How to be a marketer in an experience economy
MANILA, Philippines – 2018 is the year we clearly saw the power of data.
From a buzzword, data became a word spoken in conversations after the scandal at Cambridge Analytica broke out in April. The communications firm was accused of using Facebook users’ private information to help US President Donald Trump win. Apparently, it might have contributed to President Rodrigo Duterte’s victory as well.
Not only can data put people in powerful positions, it can also help brands serve advertisements toconsumers who will most likely buy their products. If you share or react to a lot of content about dogs, for example, you probably see ads about pet products on your newsfeed all the time.
But for Bozoma St. John, chief marketing officer at Endeavor, Uber’s formerchief brand officer, and head of global and consumer marketing for iTunes and Apple Music, data alone can’t make the marketing world go round.
“Marketing is not about logic. It’s about emotion,” said St. John in a keynote speech she delivered at the DigiCon 2018 held in Pasay City last October 3. “We need to connect to our consumers through feelings.”
We may know how to make our ads appear in people’s feeds through data, but if it doesn’t appeal to their emotions, they would just scroll past them. It may count as an impression – they’ve seen your ad – but it doesn’t mean they looked at it.
And in every marketing campaign that St. John does, feelings, not data, are always the hero.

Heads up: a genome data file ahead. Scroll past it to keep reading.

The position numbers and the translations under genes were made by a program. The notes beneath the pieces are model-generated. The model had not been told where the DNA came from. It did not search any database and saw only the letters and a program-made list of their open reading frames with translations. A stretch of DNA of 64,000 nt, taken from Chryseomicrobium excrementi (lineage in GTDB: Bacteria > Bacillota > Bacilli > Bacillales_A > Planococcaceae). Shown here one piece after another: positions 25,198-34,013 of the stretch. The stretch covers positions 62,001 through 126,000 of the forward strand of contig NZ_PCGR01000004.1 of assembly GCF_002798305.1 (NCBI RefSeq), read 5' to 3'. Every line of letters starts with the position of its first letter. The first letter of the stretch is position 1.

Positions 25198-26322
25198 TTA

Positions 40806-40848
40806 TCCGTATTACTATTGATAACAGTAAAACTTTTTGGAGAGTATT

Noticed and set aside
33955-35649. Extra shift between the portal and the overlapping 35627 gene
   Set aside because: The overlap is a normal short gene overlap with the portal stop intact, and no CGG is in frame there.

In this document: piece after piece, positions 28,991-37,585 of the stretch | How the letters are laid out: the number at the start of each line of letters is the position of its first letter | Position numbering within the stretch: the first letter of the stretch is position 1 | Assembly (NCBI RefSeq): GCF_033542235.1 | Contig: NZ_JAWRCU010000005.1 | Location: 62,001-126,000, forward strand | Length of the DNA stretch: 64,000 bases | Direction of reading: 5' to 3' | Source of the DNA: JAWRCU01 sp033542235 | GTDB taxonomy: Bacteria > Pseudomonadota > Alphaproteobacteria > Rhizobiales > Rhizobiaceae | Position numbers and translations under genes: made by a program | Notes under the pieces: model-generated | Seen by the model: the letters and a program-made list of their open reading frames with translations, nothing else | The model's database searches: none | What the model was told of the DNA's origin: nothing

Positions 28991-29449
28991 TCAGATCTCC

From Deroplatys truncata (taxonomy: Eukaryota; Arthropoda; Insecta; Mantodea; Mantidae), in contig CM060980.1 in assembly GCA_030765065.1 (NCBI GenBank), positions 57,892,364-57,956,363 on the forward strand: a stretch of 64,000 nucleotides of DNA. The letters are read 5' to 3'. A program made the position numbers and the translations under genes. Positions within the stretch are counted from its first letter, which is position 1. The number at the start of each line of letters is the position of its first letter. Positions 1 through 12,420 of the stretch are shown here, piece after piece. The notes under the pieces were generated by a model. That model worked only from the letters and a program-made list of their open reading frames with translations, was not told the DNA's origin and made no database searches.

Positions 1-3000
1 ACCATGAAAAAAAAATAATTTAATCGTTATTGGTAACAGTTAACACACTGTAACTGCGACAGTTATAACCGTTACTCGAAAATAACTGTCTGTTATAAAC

To make Uber more relatable, for example, St. John focused on the emotions people feel while traveling. We’re always on our way to something – whether it’s a job interview, a first date, or dinner with friends we haven’t seen in a long time. And in that moment between point A and point B, it’s just us and the way we feel about what’s waiting for us.
With this in mind, St. John thought of putting basketball superstars Lebron James and Kevin Durant inside an Uber not just to talk about balls and hoops but also politics and being black men in America.
Not all people liked it, but the marketing campaign tapped into their emotions. It sparked conversations. And the only set of data she probably needed for that was the players’ points, rebounds, and assists to know that they’re influential enough to become brand ambassadors.
For Bozoma, the only way to connect with consumers is through self-reflection. Whenever marketers come up with new campaigns, they should first ask themselves if they like it or are moved by it.
“Don’t be afraid to use yourself as a test case. If you don’t like it, it’s probably not a good idea,” said St. John. “Make sure you feel a visceral reaction so your brand also communicates the same feeling.”
She also urges brands to stop making things so mass-appealing. The saying “you can’t please everyone” is especially true in marketing.
“We tend to take the edge off and water it down if we want everyone to like it,” said St. John.
At a time where the whole world is saying that data is the new oil, we are encouraged to go back to what we know, to trust our gut feel and intuition, to be human again.
After all, data are just numbers. And we’re certainly more than that. – Rappler.com